Researchers at the Clemson Nanomaterials Institute have developed a wireless energy source that generates electricity from simple mechanical motion, such as the waves in the ocean, the tap of a foot or the clap of a hand.
Science and technology research attracted this Tiger to Clemson. Seventeen years later, he continue to further the university's research capabilities, while building confidence in his students and challenging them to excel in their careers.
While cell phones, laptops and cars become more energy efficient, the development of one important ingredient common in all these devices, and many more, has lagged: the batteries used to power them. A Clemson team is working to make more efficient and cheaper batteries by replacing lithium with more plentiful aluminum.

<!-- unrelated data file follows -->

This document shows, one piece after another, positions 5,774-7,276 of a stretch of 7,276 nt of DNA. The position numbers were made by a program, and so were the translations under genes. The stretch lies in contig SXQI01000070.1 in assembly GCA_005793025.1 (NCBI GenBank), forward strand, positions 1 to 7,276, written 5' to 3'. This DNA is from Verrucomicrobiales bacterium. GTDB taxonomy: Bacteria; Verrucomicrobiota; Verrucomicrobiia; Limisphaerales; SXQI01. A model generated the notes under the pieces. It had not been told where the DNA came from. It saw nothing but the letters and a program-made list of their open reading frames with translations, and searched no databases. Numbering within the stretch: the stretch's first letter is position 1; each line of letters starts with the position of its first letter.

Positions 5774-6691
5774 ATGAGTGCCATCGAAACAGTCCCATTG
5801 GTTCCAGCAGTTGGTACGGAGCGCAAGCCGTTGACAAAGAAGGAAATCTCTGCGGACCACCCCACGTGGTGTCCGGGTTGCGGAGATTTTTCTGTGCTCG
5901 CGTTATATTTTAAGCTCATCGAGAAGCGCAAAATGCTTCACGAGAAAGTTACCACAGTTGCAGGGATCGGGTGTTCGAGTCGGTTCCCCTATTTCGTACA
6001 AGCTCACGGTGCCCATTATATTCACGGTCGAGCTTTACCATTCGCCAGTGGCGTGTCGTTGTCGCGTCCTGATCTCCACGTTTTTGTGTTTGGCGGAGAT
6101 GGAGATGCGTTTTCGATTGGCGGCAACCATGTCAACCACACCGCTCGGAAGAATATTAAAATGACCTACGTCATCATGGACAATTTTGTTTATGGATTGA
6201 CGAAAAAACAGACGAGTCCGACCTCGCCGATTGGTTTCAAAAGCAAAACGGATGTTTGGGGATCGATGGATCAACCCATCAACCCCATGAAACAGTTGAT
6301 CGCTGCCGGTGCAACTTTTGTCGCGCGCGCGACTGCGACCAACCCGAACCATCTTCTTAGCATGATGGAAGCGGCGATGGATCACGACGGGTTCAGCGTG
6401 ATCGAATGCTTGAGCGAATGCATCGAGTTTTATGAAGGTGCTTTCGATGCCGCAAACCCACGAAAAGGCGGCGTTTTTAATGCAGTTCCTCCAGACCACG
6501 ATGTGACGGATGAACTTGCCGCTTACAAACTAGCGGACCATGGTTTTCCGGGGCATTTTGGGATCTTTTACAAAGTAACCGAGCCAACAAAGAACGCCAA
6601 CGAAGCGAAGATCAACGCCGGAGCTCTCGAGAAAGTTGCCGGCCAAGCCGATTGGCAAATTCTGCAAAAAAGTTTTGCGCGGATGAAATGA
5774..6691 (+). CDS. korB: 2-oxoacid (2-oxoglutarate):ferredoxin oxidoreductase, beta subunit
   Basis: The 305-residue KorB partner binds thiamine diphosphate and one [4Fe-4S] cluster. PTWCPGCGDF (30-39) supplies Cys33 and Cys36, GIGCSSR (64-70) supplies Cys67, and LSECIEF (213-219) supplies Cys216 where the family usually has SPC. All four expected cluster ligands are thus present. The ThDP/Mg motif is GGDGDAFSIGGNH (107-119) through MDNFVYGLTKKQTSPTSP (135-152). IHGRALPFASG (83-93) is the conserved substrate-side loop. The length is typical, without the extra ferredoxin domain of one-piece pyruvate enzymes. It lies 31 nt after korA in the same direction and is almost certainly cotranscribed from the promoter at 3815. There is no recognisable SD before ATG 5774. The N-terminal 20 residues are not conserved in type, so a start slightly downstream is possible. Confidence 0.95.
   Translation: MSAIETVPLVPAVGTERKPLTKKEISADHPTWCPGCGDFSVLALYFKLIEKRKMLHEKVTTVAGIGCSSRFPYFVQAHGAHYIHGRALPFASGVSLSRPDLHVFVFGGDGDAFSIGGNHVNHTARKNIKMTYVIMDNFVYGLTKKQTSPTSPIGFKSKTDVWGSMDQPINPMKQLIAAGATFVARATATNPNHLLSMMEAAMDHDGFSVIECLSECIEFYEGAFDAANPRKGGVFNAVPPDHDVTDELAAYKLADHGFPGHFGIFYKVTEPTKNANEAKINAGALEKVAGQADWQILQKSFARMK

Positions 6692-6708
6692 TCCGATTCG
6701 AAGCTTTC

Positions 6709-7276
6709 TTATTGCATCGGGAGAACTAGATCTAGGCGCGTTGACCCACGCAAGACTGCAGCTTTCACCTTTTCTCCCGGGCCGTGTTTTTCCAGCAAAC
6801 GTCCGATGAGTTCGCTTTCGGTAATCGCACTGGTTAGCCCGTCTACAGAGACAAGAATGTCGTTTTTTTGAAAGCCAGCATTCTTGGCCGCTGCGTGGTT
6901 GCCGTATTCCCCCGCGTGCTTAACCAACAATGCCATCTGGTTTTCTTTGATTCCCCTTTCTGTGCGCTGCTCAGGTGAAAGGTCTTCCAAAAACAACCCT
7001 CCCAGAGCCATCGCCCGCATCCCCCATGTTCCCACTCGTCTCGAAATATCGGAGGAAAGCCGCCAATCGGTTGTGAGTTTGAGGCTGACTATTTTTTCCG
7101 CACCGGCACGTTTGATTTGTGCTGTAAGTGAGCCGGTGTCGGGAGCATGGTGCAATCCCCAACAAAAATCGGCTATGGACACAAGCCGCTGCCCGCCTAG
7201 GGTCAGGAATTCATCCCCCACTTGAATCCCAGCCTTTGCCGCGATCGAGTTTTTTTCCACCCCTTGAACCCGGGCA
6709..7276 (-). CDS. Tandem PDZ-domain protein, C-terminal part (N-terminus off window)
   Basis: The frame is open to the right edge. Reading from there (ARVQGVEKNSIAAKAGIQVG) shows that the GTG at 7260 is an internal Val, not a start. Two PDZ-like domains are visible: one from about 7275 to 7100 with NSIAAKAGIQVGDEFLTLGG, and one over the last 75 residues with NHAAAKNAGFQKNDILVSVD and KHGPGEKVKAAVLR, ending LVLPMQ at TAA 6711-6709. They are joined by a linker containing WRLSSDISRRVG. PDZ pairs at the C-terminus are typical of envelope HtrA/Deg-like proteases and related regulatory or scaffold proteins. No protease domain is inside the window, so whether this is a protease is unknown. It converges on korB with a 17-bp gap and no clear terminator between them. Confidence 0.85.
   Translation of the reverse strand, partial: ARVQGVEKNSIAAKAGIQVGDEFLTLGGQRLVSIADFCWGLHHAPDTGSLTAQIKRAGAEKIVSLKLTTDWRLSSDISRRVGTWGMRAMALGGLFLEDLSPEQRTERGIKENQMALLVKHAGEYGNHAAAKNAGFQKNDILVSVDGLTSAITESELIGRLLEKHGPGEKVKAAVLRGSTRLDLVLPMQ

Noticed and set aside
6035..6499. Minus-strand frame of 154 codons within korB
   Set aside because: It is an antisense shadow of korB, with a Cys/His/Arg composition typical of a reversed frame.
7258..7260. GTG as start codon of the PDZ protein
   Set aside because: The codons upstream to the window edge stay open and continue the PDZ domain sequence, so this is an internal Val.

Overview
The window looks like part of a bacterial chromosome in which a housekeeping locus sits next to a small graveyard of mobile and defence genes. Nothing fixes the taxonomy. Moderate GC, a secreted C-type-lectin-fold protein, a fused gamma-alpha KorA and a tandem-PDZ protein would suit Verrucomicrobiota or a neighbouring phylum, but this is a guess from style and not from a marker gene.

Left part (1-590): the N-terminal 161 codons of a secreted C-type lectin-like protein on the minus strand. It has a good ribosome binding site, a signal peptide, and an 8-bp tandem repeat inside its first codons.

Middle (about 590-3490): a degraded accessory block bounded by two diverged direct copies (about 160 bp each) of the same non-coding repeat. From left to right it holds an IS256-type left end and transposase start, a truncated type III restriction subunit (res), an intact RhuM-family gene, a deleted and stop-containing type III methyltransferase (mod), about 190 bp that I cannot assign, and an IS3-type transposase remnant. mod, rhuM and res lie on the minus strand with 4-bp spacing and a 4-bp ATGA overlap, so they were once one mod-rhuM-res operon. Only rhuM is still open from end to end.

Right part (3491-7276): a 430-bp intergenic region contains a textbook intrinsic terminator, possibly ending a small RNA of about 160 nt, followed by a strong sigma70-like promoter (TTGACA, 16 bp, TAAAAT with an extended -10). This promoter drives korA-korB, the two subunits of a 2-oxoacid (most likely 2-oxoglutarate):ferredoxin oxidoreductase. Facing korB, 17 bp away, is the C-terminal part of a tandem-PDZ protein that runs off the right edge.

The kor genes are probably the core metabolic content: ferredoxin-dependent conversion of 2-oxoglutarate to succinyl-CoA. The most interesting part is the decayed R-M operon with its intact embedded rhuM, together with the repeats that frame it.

A team of physicists at the Clemson Nanomaterials Institute have developed a device, called a U-TENG, that is designed to take mechanical motion – like the waves in the ocean, the tap of a foot or the clap of a hand – and transform it into electricity. Once generated, the electricity can power lights or electronic devices, such as calculators.
A team of physicists in Clemson University's College of Science and Academia Sinica in Taiwan has determined why other scientists have been unable to replicate a highly influential thermoelectricity study published in a prestigious, peer-reviewed journal.